Shelby: Appropriately enough, I watched Bram Stoker’s Dracula last night. In the movie, Vlad the Impaler becomes a vampire after desecrating a chapel, denouncing God, and drinking the blood that pours from a cross he himself stabbed. That’s why crosses make them recoil and pieces of the Sacrament burn; their powers are derived from the Devil. Despite this connection, American Vampire: Second Cycle finds our blood-thirsty protagonist being hunted by the Devil himself. If you know the world Scott Snyder created with his first cycle of American Vampire, though, it’s not all that surprising. The American vampires have had a rebellious, outlaw streak in them ever since the first one came around.
Scott: Horror is a difficult genre for me. I have a tendency to avoid it because I don’t like gore. It’s to my own detriment, I’ll admit, since I love the tension that only comes from good horror stories. I love that sense of dread, that pervasive fear of the unknown, the idea that something — anything — could emerge from the dark at any moment. That sort of tension is interesting to me, because it doesn’t imply that anything scary is happening, or even will happen, just that it could, at any moment. I swear there’s an episode in the final season of Breaking Bad with a low, ominous tone running through the whole thing, start to finish. It’s almost comical, really, but it made for a damn compelling hour of TV. Tension like that has to be earned, and when it is, it’s the best. American Vampire: Second Cycle 2 is at that level. For my money, this is as good as horror gets.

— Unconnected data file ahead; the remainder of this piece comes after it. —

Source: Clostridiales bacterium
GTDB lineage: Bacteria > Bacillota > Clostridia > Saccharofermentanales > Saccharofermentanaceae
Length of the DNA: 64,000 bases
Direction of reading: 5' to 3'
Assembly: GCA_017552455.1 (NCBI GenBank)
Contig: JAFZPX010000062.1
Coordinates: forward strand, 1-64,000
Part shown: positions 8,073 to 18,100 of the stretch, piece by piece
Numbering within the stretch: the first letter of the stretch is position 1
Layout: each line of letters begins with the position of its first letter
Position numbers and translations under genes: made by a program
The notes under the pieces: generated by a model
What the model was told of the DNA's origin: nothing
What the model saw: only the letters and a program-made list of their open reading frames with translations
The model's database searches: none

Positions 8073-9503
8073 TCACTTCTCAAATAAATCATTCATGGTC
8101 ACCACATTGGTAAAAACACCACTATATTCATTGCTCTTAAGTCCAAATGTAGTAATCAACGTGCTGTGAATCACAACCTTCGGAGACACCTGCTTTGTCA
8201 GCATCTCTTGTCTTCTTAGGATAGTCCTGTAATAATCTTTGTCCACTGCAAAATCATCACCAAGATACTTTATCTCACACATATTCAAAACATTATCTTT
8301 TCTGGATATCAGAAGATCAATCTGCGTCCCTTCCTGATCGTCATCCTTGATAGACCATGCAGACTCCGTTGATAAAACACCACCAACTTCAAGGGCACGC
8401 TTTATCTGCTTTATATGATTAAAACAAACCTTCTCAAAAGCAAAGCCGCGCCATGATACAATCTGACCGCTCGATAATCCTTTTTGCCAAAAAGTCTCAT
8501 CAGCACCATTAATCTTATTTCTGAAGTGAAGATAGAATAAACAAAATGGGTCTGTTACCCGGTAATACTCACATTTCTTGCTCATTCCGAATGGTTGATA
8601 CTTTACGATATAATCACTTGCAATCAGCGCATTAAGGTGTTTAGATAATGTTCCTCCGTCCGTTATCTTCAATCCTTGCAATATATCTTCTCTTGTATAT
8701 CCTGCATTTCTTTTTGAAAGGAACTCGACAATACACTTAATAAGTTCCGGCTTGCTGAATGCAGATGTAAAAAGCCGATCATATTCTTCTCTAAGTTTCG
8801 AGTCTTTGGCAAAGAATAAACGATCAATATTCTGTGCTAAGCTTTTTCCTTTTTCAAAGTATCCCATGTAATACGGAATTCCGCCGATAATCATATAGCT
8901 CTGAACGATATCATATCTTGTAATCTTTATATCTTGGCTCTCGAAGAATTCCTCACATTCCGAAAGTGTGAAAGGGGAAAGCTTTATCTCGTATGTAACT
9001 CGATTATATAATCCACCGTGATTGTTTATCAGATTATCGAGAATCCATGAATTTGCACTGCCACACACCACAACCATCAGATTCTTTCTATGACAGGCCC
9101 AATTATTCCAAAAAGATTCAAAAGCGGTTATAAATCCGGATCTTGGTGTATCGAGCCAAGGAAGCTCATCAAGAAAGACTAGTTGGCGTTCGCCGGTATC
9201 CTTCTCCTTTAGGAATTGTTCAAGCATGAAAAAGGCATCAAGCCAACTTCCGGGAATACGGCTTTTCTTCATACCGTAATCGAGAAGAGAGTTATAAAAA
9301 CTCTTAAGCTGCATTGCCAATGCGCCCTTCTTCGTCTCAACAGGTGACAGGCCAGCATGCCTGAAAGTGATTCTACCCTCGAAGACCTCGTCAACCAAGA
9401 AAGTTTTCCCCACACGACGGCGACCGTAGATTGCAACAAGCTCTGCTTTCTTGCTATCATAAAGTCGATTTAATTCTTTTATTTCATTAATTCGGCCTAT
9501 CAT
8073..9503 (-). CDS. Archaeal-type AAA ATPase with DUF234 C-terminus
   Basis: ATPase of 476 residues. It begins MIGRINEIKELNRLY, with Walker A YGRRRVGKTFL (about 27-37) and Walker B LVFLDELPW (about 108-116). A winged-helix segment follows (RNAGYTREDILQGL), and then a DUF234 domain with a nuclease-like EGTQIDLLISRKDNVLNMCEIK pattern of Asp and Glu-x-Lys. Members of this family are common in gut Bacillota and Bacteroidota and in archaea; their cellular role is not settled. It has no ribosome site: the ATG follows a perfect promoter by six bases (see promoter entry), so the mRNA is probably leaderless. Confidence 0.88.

Jerry Seinfeld, Seinfeld
Drew: I spend a lot of time (maybe too much) thinking about form in narratives. Why do plot points happen when they do? How are they foreshadowed? How are they recalled? For all of my time and energy spent focused on these questions, however, I don’t have a lot of answers — theories for sure, but no solid explanations. Like, why arch forms are so pleasing to us. The return is an important part of the Heroes’ journey, but I’ve always been more satisfied with the more character-based return, like the Seinfeld quote above. It appears both in the series’ pilot and finale, and while the characters have entered a very different status quo by the series’ end, there’s something incredibly pleasing about the same turn of phrase returning verbatim. I’d like to suggest that it’s because it reinforces some fundamental truth about the characters — such that the very final scene of the very final episode is just as good of an introduction to the characters as the very first scene of the very first episode. That kind of consistency is incredibly difficult in any serialized medium, where the characters may need to settle in a bit before truly becoming themselves (and may change a great deal over the course of the narrative), but writer Scott Snyder manages a similarly impressive reintroduction here at the midpoint of American Vampire. Continue reading